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G583(P) Resus Trolley Treasure Hunt – Quality Improvement can be fun!
  1. E Coombe,
  2. N Collicott,
  3. T Douglas
  1. Neonatal Intensive Care, Derriford Hospital, Plymouth, UK

Abstract

Context This improvement project was undertaken at Derriford Hospital, a tertiary neonatal centre in Devon, England.

Problem This unit runs regular ward-based multidisciplinary simulated resuscitation scenarios to improve staff preparedness for managing sick neonates. A recurrent theme in feedback from junior doctors following these scenarios was that they did not feel comfortable with navigating the neonatal emergency resuscitation trolley and could improve the speed in which they could find and assemble equipment such as umbilical lines. No formal strategy was devised for addressing this problem, and doctors were advised to familiarise themselves with the trolley, however this did not always reliably occur.

Assessment of the problem Following discussion with staff, it became apparent that nursing staff were more confident with the contents of the trolley, as they are responsible for performing the daily checks of its content. Junior doctors were not regularly exposed to the trolley as simulated scenarios take place on an alternate-weekly basis, with perhaps 2 or 3 doctors taking part each time. Staff thought exposure was the key to increasing confidence with equipment.

Intervention A game was designed to provide junior doctors with more exposure to the trolley, that would be less time consuming than full resuscitation scenarios and therefore take place more frequently.

Study Design “Resus Trolley Treasure Hunt” involves a nurse or junior doctor being presented with a short list of equipment and being asked to assemble it under timed, but informal (fun!) conditions. A colourful leader-board was created to add interest and a competitive element to the game.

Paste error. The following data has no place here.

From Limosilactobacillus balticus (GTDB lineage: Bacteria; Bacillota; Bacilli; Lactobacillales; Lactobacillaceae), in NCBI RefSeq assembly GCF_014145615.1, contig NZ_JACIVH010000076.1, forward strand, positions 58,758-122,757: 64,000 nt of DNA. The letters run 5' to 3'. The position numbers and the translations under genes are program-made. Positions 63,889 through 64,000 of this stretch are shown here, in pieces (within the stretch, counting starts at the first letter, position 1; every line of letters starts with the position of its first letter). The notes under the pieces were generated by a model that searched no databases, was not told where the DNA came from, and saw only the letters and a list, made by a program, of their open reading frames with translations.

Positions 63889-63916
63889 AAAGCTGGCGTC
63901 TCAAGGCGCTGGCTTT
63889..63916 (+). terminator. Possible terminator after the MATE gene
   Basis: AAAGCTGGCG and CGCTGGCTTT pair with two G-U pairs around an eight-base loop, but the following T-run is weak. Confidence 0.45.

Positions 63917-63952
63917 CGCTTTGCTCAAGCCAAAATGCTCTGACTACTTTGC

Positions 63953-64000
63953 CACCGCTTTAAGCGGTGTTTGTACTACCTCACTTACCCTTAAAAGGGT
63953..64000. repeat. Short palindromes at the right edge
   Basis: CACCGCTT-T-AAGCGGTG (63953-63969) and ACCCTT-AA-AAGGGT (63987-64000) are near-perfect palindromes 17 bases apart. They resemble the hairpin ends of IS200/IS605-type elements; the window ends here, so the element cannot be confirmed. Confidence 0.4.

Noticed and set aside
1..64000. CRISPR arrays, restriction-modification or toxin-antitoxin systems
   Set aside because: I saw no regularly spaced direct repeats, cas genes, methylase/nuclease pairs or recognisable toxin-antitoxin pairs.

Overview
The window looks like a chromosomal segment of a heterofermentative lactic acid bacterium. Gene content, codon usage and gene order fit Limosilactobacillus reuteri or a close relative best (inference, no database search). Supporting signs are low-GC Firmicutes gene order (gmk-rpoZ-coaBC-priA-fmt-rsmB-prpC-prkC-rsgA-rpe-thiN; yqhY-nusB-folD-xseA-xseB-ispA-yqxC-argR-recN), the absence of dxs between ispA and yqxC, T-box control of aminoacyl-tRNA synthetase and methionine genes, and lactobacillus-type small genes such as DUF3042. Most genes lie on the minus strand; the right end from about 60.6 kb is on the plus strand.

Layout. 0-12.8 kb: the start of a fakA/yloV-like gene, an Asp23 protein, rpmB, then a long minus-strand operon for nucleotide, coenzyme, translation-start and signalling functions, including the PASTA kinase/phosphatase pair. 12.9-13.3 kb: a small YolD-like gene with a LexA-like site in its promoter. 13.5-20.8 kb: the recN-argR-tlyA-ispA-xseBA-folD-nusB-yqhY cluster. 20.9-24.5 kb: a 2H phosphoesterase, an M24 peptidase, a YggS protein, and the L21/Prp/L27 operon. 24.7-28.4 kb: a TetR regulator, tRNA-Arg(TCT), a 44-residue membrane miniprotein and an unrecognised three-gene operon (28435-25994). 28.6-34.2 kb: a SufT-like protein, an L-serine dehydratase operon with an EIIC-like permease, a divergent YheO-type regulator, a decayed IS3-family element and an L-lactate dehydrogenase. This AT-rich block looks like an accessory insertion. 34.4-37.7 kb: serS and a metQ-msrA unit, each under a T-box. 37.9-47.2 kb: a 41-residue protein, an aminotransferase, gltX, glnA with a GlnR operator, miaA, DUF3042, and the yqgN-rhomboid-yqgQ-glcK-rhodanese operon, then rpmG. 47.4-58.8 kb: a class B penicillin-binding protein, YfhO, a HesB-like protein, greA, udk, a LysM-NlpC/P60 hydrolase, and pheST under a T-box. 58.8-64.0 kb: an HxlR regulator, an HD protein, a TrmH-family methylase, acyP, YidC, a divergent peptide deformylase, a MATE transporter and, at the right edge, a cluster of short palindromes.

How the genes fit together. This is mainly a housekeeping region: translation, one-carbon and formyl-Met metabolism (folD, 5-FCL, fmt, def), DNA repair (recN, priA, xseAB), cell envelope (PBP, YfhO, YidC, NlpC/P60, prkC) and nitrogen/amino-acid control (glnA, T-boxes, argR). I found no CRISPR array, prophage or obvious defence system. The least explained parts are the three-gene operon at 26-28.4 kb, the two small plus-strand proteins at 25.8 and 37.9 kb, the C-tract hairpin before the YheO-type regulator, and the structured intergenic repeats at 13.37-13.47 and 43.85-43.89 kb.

Strategy for Change Participation was entirely voluntary. Nursing staff and junior doctors were encouraged to invent lists of equipment for each other to hunt. The leader-board was displayed in the nursing and doctors office and staff could change their place as their performance improved.

Measurement The leader-board displayed the performance times of individual members of staff, and staff were encouraged to have multiple attempts to try and improve their performance.

Effect of change A pilot run has shown this game to be a feasible method for quality improvement. Junior doctors will also be asked to provide qualitative feedback about how they feel about sourcing and assembling equipment in neonatal emergencies. One problem encountered was finding protected time for the game to take place in on a regular basis.

Lessons learnt A quality improvement project can be fun as well as contributing to quality of care for patients. This improvement project was the idea of junior staff as a result of a day-to day problem in a clinical area which adds to its credibility and sustainability. Involving medical and nursing staff together also contributed to its success.

Message to others Seek and value ideas and contributions of junior medical and nursing staff. If possible make your improvement project fun to encourage uptake and participation. It is hoped that this project will lead to higher levels of confidence in handling equipment, improve morale, and improve the performance of the Intensive Care team in managing neonatal emergencies.

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